West Papua: An OPM guerrilla with cassowary headdress during an independence flag-raising ceremony
in the Highlands, 1995. © Ben Bohane
in the Highlands, 1995. © Ben Bohane
Thank you Pacific Media Centre and IPA
Australian photographer/writer Ben Bohane’s new monograph Black Islands: Spirit and War in Melanesia is the manifestation of his vision to document the culture, wars and islands beyond the borders of Australia. The book is the culmination of Bohane’s dedication to photograph under-reported Pacific issues and history. By Tamara Voninski of IPA.
PROFILE: From your perspective as an Australian photographer and writer based in Vanuatu, is Australia a continent island or part of the Pacific Islands? Why?
I have always been slightly troubled by this notion that Australia is a continent, as if we are removed from our immediate geography. The reality is, if we choose to see it the way earlier generations of Australians did – that Australia is just a big Pacific island, forever connected by the blood and song lines of our indigenous people and our long relationship with our immediate Melanesian neighbours. Modern multicultural Australia has forgotten the importance of the Pacific islands and our shared identity and destiny with it. Just look at the map. Australians have become so globalised that they have forgotten their own backyard, yet for a photojournalist like myself, there are incredible stories here that need to be told to Australians, instead of our news constantly dominated by the wars of the Middle East and the “boom” of Asia.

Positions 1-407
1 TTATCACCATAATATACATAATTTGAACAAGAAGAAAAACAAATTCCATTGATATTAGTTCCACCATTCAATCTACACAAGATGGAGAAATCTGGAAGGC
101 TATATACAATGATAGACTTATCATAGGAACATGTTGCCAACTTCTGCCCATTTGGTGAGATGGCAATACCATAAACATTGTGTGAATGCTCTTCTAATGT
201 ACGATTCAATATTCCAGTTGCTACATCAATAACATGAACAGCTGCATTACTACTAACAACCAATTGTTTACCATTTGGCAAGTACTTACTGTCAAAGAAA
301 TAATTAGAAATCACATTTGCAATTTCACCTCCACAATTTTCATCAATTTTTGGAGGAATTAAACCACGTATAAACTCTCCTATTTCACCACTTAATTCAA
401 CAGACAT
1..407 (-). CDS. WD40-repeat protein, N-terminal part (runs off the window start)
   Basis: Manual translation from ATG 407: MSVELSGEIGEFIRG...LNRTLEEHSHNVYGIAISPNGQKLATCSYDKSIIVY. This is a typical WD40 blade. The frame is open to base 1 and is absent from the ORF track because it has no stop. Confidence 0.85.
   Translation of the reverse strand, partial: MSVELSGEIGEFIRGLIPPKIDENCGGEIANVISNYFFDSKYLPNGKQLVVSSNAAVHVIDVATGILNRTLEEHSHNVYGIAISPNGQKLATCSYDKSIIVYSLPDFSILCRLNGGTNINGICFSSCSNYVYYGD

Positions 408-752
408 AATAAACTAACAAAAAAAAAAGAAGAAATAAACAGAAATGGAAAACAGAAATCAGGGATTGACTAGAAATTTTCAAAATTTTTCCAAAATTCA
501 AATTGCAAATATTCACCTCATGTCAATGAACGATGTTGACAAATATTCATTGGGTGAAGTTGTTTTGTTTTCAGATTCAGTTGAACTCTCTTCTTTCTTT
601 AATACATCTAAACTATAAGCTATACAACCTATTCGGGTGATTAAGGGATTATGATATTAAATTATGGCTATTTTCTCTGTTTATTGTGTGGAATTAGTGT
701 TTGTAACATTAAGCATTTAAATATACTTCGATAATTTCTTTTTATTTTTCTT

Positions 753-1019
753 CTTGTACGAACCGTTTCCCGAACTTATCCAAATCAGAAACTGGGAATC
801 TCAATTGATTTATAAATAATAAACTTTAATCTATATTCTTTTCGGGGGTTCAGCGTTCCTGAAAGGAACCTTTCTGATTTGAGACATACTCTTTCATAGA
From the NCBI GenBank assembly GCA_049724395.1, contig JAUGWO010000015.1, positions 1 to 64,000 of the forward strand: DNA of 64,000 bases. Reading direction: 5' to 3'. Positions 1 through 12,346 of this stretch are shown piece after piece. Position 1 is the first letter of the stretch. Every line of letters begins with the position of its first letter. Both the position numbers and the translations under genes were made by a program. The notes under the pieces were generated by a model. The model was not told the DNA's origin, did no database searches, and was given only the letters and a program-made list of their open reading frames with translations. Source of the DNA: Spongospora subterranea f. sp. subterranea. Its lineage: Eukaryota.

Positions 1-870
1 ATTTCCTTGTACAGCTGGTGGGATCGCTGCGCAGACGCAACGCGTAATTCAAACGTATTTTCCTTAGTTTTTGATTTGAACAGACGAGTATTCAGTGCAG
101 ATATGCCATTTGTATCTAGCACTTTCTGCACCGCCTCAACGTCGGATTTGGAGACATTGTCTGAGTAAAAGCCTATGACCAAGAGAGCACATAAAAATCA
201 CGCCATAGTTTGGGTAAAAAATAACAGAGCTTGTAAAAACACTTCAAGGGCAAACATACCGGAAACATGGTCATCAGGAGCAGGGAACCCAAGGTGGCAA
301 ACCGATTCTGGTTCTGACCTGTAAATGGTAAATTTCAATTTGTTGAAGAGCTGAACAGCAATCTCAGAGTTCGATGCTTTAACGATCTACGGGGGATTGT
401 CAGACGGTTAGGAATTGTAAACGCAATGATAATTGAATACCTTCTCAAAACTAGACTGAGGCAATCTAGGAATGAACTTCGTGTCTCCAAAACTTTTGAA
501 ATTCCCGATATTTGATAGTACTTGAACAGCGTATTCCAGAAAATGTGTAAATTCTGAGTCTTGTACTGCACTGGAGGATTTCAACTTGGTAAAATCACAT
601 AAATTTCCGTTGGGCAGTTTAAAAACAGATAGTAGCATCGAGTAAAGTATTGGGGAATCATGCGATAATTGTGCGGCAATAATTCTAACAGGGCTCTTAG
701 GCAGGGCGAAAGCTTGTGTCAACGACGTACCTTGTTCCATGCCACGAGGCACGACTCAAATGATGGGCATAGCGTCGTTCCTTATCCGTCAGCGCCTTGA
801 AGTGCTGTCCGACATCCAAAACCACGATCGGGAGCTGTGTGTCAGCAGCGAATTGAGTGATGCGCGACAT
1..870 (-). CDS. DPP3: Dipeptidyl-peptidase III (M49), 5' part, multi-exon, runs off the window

The introduction to Black Islands: Spirit and War in Melanesia, states ‘the Pacific as a whole represents 30 percent of the world’s geography, yet remains the most under-reported region on earth’. What led you to move to the region and report the events and daily life in Melanesia?
From 1989-94 I covered conflict in Asia and southeast Asia, in places in Burma, Cambodia and Afghanistan. From 1994 onwards I moved into the Pacific because I could see that no-one was really covering it. I first started by covering Australia’s proxy war in Bougainville and got first pictures of rebel leader Francis Ona, which I did as an exclusive for TIME. That trip opened me up to all sorts of other, unreported conflicts going on in Melanesia, from West Papua and East Timor to the Solomons and New Caledonia. Things have quietened down in recent years (apart from the ongoing tragedy of West Papua), but from 1994 to about 2004 there was a solid decade of serious conflict in the region which kept me pretty busy. I have stayed covering this region because I love this part of the world and have based myself in Vanuatu for the past 11 years, it’s my sanctuary and a good listening post for the region.